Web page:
Anime: Mitchiko to Hatchin

It took me a while to find this treasure amongst all the stuff I had to see – it came out in 2008 and I’ve just watched a month ou two ago, shame on me XP Had I known how much enjoyment it meant and certainly i would have watched it sooner.

Michiko to Hatchin is a Manglobe’s work, produced by Shinichiro Watanabe (one of my favourite) and directed by Yamamoto Sayo (one of the few female directors in the anime industry), which meant a unique and alternative style with great potential right from the bat.

The story is set in a country that for all that matters is a fictional brazil but with characteristics that can fit in a lot of south american countries – a setting that, for what I can recall, is very unusual in anime but a nice surprise nonetheless, specially because of all the effort put in its realism and attention to detail, done to a level well worth of praise.

It all starts with Michiko Malandro breaking from a high security prison, for the fourth time nonetheless, this time in order to track down Hiroshi Morenos, her love from the past who supposedly died in a bus accident, story that Michiko can’t believe  because she knows that there is a daughter, Hana Morenos, who was born more than 9 months after the crash. First thing Michiko does is to locate Hana – who had been living a cinderella style life under the care of an abusive foster family – frees her and, with the police hot on their trails, sets on her quest.

Although there is a main line driving the whole story, almost each individual episode is a short story on its own, we could even say a chapter picked from their travels, very diverse in content as some don’t even progress the main plot, others do, some are filled with joyous and fun moments while other turn grim very fast. This world is filled with unique and well developed characters, even when most don’t appear more than once but who’s backstory is almost always explored to a point and they do have a purpose – in fact we could consider the characters, their personalities and the dynamic between the different relationships this anime’s strong point.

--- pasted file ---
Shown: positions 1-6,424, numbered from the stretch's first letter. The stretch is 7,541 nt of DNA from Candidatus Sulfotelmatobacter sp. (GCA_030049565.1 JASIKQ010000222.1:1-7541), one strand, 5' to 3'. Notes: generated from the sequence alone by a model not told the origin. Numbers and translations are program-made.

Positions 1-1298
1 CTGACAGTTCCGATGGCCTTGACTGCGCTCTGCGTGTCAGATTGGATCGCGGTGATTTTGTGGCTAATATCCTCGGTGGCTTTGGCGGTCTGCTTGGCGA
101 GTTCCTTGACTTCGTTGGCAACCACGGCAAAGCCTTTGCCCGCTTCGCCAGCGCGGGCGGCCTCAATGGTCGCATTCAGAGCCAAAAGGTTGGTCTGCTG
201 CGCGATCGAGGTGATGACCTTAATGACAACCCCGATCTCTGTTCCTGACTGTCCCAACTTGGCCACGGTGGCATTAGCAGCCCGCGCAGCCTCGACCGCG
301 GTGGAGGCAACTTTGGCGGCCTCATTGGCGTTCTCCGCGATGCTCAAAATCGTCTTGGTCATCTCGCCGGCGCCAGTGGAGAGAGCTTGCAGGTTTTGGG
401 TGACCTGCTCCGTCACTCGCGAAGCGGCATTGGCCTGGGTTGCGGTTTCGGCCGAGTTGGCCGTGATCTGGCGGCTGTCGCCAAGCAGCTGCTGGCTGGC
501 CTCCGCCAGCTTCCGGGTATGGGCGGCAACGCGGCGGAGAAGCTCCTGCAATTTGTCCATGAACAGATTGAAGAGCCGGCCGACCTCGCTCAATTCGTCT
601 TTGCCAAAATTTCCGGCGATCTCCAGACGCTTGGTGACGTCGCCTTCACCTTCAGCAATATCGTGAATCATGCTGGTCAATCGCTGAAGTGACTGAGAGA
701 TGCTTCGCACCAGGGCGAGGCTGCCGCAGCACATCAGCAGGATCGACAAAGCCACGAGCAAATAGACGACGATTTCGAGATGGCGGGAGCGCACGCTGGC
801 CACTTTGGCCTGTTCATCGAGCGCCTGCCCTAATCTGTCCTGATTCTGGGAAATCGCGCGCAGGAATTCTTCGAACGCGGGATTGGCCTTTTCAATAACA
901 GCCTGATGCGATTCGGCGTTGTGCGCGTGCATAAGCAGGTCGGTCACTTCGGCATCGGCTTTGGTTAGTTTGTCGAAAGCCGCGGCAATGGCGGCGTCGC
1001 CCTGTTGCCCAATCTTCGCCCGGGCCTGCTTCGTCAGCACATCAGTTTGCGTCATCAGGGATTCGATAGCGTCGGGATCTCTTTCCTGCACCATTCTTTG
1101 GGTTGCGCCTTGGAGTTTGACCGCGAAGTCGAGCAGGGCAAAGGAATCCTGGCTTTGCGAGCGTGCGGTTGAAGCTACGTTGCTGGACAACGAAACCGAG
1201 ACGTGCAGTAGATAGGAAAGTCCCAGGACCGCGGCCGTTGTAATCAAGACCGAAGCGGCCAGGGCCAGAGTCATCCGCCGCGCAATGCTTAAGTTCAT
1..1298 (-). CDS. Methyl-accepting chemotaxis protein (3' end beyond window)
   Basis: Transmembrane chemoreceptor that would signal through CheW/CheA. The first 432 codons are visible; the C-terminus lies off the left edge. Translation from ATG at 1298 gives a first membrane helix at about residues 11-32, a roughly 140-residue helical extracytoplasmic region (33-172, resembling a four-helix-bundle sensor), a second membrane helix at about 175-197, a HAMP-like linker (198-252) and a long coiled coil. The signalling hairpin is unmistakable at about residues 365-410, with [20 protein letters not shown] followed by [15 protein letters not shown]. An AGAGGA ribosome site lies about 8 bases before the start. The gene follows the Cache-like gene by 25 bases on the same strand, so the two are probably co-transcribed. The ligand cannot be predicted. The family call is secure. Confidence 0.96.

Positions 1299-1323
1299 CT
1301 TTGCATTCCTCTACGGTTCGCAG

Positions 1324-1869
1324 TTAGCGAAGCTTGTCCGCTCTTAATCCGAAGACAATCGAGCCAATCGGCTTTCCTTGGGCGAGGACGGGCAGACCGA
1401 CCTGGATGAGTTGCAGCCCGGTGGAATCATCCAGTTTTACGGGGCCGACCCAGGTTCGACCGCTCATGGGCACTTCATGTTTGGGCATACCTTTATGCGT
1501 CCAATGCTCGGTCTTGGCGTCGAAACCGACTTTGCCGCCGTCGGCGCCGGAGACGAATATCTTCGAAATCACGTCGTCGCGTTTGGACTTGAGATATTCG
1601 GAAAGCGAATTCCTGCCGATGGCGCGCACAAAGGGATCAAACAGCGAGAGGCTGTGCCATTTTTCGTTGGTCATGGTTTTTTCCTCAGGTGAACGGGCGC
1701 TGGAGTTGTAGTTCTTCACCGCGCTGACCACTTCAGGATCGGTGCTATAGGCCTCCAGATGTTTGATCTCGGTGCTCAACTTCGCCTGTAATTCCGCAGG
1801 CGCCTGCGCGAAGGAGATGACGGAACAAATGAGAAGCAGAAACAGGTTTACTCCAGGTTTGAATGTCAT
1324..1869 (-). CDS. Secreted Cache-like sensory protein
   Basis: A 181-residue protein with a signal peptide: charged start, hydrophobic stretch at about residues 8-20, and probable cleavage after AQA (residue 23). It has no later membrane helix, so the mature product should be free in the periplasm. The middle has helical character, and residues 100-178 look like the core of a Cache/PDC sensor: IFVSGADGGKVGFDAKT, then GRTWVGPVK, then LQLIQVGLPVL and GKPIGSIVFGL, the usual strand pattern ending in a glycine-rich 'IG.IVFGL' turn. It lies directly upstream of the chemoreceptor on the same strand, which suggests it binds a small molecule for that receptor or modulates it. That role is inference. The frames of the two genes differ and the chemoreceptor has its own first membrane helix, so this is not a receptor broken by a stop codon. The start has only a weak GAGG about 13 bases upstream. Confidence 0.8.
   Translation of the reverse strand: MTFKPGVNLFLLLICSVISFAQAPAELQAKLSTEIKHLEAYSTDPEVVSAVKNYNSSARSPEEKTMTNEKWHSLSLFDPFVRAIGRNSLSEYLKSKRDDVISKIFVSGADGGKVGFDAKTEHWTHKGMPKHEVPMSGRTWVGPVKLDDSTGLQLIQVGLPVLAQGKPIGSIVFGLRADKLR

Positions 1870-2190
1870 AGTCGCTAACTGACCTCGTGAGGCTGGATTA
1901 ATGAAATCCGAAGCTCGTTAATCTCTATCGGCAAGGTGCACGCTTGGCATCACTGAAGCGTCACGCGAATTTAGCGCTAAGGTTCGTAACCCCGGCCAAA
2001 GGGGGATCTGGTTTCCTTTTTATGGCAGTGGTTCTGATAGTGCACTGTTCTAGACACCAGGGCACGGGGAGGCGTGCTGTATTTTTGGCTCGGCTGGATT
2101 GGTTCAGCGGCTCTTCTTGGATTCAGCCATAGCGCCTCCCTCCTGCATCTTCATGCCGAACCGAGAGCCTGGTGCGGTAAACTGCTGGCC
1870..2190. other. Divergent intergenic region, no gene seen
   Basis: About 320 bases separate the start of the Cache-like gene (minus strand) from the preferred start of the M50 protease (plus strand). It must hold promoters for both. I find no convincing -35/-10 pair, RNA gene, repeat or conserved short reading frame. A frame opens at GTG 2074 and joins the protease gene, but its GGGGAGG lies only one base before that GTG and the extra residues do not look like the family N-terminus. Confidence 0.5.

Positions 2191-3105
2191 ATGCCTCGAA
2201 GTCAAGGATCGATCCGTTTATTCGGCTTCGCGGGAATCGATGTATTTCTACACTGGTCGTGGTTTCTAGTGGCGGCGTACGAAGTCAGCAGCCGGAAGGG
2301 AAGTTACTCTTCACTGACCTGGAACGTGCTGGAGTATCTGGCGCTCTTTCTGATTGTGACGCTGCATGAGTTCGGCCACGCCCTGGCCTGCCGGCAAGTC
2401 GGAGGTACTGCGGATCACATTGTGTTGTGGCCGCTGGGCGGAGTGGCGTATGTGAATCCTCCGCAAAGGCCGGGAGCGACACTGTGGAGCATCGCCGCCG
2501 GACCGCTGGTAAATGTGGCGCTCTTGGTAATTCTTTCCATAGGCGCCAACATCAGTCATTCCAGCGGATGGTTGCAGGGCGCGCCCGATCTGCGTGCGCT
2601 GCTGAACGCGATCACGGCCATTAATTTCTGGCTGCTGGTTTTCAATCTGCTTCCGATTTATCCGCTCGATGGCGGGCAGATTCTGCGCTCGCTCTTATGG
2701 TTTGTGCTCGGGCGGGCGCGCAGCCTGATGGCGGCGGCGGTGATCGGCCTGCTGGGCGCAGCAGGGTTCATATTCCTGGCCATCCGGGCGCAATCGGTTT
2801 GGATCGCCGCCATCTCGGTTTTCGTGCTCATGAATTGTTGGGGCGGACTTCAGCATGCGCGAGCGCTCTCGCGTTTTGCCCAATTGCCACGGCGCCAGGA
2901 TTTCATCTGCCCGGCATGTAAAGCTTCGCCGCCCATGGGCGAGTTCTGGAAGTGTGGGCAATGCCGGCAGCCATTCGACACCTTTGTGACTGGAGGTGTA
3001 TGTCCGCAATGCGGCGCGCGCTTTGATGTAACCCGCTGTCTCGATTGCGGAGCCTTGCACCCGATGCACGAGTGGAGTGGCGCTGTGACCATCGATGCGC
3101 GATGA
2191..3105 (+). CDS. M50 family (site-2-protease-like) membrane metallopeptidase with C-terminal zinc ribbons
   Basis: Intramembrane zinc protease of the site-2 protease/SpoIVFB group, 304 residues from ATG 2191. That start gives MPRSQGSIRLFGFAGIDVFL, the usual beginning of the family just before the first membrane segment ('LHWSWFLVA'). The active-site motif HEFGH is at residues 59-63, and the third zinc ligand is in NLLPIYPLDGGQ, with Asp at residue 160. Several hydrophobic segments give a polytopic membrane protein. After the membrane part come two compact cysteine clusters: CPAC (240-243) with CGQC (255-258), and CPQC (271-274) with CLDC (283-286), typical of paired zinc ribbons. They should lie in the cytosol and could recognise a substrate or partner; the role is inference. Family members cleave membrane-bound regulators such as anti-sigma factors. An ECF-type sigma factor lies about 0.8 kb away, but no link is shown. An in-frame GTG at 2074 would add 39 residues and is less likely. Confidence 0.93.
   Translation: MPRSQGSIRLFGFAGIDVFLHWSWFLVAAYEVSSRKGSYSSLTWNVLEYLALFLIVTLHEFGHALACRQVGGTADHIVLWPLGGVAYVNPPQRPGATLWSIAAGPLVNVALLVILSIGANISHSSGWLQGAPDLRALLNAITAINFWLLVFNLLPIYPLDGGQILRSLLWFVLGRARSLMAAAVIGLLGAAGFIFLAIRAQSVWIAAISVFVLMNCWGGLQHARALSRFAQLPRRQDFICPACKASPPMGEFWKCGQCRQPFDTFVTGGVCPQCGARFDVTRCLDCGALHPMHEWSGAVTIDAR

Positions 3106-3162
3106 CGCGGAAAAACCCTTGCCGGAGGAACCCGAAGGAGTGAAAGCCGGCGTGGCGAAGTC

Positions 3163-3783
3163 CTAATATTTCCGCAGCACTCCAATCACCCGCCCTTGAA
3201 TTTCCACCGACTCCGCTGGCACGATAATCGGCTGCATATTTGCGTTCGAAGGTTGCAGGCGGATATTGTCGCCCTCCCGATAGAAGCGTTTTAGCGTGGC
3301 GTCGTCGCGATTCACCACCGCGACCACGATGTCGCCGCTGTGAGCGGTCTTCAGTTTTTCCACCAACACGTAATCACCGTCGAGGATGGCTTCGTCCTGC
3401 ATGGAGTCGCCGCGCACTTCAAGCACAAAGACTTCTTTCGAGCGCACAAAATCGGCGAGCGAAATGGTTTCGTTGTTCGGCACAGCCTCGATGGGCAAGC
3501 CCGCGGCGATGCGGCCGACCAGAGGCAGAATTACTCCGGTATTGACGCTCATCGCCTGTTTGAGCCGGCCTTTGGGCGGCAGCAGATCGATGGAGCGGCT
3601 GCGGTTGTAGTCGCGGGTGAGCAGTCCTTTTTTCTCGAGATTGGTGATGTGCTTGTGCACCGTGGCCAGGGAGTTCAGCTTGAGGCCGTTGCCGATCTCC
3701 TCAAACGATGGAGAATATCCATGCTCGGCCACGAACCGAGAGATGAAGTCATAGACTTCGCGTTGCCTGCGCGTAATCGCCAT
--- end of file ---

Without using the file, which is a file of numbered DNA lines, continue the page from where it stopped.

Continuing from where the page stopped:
But what really ends up being the core of the anime is the relationship between the two main characters, Hatchin and Michiko, and how it evolves throughout the series. With very different personalities with little in common – the first being sceptical, very mature and conscious while Michiko is impulsive, selfish, troublesome and tends to violence a lot – they clash all the time and it takes a really long time to understand each other but it’s worth seeing them getting there. The rest of the plot seems somewhat weaker and anticlimatic at times in comparison (although not bad. it’s awesome nonetheless but I’m just comparing two points here)

i really liked the artstyle and the overall animation and the soundtrack falls right into place in whatever is happening on screen – something we’re used to see in whatever work that has Watanabe’s hand in it!

Overall Michiko to Hatchin is very worthwhile of your time, it’s something different, with a somewhat dark tone all over (crime, drugs, violence) but very humane at the same time. it’s dynamic and very well developed, a series that you’ll watch from beginning to end in no time.


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